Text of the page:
Instant ramen, is more like various jokes about starving college students, and not necessarily legend. Thanks to its much more luxurious pedigree, it’s always been a much hipper version of bottom-dollar cuisine than, say, pork and beans or bologna sandwiches. Boil up a bundle of this and at least you can claim to dine on something slightly Asian. Another argument in its favor is the idea that it isn’t only shelf-stable, but all you really need to cook is hot water if you get the type that comes in a Styrofoam cup. (One of the only items you could cook in a dorm room was cup noodles back in the day when hot pots were the only kind of dorm-room cooking appliances you could get away with, not the yummy Chinese restaurant kind, but the inexpensive cooker offered by Walmart kind. Things were rough back in the days.)
“Robin Miller, nutritionist and chef, has some terrible news about this staple poverty pantry, telling Mashed, “Instant ramen can be one of the cheapest foods you can eat, but it is also one of the least healthy.” She says that most forms of ramen have similar properties: salt, palm oil, flour, flavorings, and glutamate.
What’s wrong with instant ramen
Though Miller notes that “at first sight, [instant ramen] tends to be a suitable, low-calorie choice,” she pointed out that “most packets are intended to serve two.” This means that if you eat a whole package, while a single serving may contain about 188 calories, 27 grams of carbohydrate, 7 grams of fat, and 861 milligrams of sodium (a not impossible proposition because they are not all that sizable) Like the U.S. The Food and Drug Administration advises that you should not reach 2,300 mg of sodium a day if you dine on nothing else but fresh fruits and vegetables for the rest of the day, a package of ramen will bring you dangerously close to going over the top. “high salt intake may raise blood pressure and induce other health problems.”
Miller is still not too enthusiastic about the MSG found in most noodle brands’ seasoning packets. While this flavor enhancer agent, once considered to be harmful, is now “generally recognized as safe” by the FDA, Miller is still a little wary of it because, as she tells us, “its possible health effects remain questionable.”
What’s not so bad in it?
Although if you go wild and eat both halves of the ramen box or a whole cupful of styrofoam, it’s not so much of a diet buster yet. After all, a single, simple Taco Bell bean burrito has almost the same calories, but a double portion of ramen would actually do a lot better job of filling your stomach (not to mention with a few dollars cheaper)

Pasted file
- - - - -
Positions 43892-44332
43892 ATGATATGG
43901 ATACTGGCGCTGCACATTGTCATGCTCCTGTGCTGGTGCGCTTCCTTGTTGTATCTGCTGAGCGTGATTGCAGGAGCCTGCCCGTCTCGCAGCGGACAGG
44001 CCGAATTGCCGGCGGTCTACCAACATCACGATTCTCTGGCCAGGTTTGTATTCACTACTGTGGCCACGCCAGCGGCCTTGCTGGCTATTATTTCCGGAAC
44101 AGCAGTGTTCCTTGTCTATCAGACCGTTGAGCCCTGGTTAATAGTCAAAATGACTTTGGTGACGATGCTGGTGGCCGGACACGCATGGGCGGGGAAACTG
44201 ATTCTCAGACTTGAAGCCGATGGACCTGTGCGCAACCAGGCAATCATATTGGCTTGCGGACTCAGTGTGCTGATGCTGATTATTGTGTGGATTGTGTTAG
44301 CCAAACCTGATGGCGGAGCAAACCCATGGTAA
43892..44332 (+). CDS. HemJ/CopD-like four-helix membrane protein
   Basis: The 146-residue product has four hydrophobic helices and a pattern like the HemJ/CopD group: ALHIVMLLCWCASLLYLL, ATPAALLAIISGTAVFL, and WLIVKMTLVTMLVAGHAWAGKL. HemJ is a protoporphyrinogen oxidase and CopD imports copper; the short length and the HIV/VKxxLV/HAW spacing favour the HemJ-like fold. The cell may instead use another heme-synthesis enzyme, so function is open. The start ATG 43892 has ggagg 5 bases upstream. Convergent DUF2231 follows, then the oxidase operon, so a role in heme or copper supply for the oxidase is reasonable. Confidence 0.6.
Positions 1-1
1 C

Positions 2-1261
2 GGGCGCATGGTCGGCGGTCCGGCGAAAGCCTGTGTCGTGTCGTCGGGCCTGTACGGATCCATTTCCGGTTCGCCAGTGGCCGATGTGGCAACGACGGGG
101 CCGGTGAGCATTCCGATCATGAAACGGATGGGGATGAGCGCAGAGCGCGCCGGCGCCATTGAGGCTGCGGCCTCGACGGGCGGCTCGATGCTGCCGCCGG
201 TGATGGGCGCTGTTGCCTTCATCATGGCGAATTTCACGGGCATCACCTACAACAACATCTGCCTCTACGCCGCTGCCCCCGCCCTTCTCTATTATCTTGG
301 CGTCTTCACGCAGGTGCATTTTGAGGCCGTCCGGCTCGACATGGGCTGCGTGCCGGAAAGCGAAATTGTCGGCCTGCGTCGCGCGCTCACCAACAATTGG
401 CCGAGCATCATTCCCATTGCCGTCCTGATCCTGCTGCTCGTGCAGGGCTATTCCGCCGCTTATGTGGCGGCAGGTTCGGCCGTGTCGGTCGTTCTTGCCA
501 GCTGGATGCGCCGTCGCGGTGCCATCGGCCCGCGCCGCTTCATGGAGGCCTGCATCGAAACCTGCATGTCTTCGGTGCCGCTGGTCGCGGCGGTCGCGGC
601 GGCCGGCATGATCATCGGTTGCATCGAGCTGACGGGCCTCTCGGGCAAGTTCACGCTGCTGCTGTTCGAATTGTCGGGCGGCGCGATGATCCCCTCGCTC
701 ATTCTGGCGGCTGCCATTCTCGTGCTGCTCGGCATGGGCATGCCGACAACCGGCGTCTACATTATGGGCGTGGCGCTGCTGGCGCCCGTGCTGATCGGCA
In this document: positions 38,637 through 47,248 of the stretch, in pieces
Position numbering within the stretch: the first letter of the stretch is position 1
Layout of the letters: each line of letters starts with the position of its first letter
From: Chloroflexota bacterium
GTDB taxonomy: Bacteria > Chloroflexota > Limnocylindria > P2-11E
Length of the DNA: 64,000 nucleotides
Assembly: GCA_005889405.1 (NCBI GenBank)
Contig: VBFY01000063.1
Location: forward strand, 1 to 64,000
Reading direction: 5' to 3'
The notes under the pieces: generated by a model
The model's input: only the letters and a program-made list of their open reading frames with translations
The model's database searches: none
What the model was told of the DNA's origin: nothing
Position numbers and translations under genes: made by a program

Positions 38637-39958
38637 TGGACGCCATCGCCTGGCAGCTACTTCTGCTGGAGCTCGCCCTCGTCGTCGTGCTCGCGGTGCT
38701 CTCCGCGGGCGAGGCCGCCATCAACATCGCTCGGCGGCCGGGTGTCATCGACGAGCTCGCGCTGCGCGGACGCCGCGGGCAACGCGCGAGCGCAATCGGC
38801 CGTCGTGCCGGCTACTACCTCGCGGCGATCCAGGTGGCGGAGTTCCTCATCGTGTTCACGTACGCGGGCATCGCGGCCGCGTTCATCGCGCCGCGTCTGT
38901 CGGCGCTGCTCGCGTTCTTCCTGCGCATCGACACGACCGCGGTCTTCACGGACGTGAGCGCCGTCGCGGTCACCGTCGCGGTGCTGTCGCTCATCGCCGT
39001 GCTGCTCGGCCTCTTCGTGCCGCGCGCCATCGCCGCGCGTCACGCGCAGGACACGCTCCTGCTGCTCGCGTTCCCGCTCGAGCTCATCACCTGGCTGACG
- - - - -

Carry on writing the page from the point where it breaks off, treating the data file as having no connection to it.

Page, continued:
In spite of the health advantages of instant ramen, Miller also has some additional positive news, which is to say that it has some (just a few). According to her, “some variations dish up a solid amount of iron, manganese, folate, and B vitamins.” She recommends checking the labels to see which products and flavors, nutrient-wise, beat out the competition, but also says that “you’re probably to get more nutrients from a can of great, vegetable-rich soup” believing that the ramen noodle budget can be expanded to cover anything of “good quality”
How you can give a balanced makeover to your ramen
Miller says that you’d be able to find some fresh and updated (and certainly much more costly) noodle varieties with more protein and nutrients and less fat and sodium when you shop for ramen, assuming that price is not the only item.
Add-ins are another, tastier and maybe even cheaper choice for improving your noodle experience. Miller says, “give your instant ramen a healthy makeover by including protein, fiber, and nutrients,” and recommends you play with vegetables, skinless chicken, and (of course) the incredible edible egg. If you choose to stick with an Asian style or try Cholula or salsa for some fusion ramen, you can even incorporate spices and seasonings – soy and Sriracha.
You’ll also certainly want to taste the Korean-American chef and food truck entrepreneur Roy Choi’s hidden ingredient: sliced cheese! It’s also inexpensive, but it has protein and calcium, and as long as you stop purchasing the disturbingly non-melty (and non-cheesy) Dollar Tree label, it can mix with the noodles to make a bowl of fluffy goodness that is way too sweet for all those types of suit-wearing, prime rib-eating expense account, anyway.